Conservation project takes local FFA members to Costa Rica
Chino Valley, Mayer students spend 9 days on ag, cultural adventures
The roots of the mangrove tree create a big underground connection that holds together the sandy soil of the Costa Rican coastline. Similarly, local Future Farmers of America (FFA/National FFA Organization) students created a connection with the children and people of this Central American country for nine days this past month.
From June 11 to June 19, six FFA members from Mayer High School and three from Chino Valley High School spent their time in Costa Rica learning about the culture, people, agriculture and recycling efforts of the country, said Jeff Dinges, Mayer’s FFA advisor.
“It was such a good time, and very humbling for the students,” Dinges said.
The mangrove project involved propagating trees in recycled containers, and planting seedlings into an estuary that another group of students had propagated three weeks prior. In those three weeks, Dinges said, the mangrove seedlings grew two feet.
“The roots of the mangrove makes a big underground connection that holds everything together,” he explained, and thereby combats erosion along the western coastline. “We kept bug spray on us all the time. The humidity levels were high, and lots of insects were all out and about.”
Mayer student Warren Fasching said his favorite part of the trip was learning about the mangroves’ contribution to the ecosystem. “It was also cool to see the stages of the project, from picking the propagules to making containers for them, planting them, and then finally planting on the shore,” he said.
Students, including FFA members from Globe and Payson high schools, also toured a coffee plantation, cacao farm and pineapple farm. They went on a nighttime biodiversity tour, a crocodile jungle cruise, learned about local market practices, enjoyed a folklore cultural evening, kayaked at Lake Arenal, and ziplined through the rain forest.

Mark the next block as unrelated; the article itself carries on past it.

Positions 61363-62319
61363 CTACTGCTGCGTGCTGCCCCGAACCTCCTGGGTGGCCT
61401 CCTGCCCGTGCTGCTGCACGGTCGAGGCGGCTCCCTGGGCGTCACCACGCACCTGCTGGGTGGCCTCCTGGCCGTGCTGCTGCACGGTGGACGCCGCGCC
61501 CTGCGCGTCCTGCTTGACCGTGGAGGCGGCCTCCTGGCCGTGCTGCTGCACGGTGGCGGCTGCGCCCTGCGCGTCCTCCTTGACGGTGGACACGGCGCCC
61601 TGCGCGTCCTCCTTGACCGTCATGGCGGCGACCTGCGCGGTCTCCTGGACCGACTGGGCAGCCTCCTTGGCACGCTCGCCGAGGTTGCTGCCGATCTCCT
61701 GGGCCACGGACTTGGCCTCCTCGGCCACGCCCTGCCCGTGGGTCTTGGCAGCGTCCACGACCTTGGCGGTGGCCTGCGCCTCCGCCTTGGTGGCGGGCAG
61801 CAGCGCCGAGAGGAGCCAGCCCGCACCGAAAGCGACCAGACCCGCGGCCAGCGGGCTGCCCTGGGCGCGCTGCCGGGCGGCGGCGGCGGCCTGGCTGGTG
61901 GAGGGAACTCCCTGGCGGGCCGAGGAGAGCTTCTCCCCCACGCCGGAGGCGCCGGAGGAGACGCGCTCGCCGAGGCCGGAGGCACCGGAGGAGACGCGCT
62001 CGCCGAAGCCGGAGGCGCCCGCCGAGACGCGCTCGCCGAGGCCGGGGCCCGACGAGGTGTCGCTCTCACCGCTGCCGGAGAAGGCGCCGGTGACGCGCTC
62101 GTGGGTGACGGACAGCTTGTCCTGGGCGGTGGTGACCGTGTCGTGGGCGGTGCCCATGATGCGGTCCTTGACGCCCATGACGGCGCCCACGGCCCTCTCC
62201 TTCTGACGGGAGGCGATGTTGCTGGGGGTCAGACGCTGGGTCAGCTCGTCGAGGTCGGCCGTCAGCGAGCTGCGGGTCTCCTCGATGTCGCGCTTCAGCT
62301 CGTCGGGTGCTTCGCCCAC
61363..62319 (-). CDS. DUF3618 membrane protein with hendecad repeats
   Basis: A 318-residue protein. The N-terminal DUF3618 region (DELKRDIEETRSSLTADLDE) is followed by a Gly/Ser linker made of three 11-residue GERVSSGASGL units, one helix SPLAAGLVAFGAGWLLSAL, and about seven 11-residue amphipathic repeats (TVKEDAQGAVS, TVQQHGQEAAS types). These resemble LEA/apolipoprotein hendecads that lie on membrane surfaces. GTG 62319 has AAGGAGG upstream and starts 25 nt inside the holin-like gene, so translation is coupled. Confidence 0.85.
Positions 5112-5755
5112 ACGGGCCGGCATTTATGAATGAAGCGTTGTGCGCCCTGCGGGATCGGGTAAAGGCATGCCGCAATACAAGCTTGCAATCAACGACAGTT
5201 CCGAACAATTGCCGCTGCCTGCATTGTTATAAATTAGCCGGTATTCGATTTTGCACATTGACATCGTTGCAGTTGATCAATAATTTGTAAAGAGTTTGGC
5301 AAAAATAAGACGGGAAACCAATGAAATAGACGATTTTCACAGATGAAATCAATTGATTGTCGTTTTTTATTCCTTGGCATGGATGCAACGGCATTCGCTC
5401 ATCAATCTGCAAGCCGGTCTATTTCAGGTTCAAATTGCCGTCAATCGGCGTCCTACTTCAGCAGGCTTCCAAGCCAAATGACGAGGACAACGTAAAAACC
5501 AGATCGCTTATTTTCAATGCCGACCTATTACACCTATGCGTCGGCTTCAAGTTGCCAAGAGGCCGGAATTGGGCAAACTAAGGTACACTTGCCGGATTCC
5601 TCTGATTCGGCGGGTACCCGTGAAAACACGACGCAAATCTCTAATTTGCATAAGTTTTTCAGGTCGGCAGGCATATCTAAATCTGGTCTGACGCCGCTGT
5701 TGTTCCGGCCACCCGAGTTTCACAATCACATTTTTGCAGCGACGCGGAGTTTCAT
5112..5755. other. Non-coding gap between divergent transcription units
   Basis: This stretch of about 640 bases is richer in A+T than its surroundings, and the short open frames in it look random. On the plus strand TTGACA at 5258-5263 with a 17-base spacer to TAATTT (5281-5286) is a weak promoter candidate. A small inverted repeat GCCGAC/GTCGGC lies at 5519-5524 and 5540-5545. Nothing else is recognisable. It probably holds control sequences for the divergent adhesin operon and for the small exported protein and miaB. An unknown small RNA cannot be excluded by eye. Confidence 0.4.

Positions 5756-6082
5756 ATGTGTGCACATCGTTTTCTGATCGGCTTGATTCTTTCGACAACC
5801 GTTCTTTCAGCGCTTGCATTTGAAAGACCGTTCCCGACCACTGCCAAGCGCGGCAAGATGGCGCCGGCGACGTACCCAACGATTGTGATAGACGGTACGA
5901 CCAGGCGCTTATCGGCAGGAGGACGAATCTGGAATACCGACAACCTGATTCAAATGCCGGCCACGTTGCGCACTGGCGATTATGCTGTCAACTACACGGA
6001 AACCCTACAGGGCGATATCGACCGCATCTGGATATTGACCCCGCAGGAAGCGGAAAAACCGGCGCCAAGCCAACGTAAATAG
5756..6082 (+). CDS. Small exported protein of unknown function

Victoria Carrizoza, 17, Mayer High School, said she knew going to Costa Rica would involve meeting new people, trying new foods and experiencing a new culture.
“Hispanic culture is nothing new to me, but I knew some, if not most, of the traditions and language from Mexico would differ from Costa Rica,” she said, adding that she enjoyed the opportunity to dance and eat traditional Costa Rican foods.
“My favorite cultural aspect, however, was a term that they use for almost anything and everything. It’s called, ‘Pura Vida.’ Simply translated, it means ‘simple life’ or ‘pure life.’ In Costa Rica, it’s more than just a saying — it’s a way of life,” Carrizoza said.
Another Mayer student, Delylah Gardea, said her highlights included a riverboat ride where she observed monkeys and touched a baby crocodile. She also enjoyed watching local students perform traditional folk dances, and participating in a folk dance class. Of all the tours, she liked the coffee plantation the best for the information and comedic skits by the tour guides.
The jungle boat cruise was shortened due to storms and the rising tide level, but students were able to see a 14-foot crocodile. Later, in the mangrove swamp tour, several students were able to hold a baby crocodile.
Dinges said students spent a year and a half planning and fundraising for the trip, part of which involves bringing back information to share with the community. The all-inclusive cost of the trip was about $3,100 per student. Most spent less than $100 of their own money on souvenirs, he said.
“It was definitely life-changing. It’s rare that students can go on a trip like this and serve others,” he said.
Next summer, students will be raising money to study the history and culture of Ireland and Scotland, as well as taking agricultural tours.
Follow Sue Tone on Twitter @ToneNotes. Reach her at firstname.lastname@example.org or 928-445-3333, ext. 2043.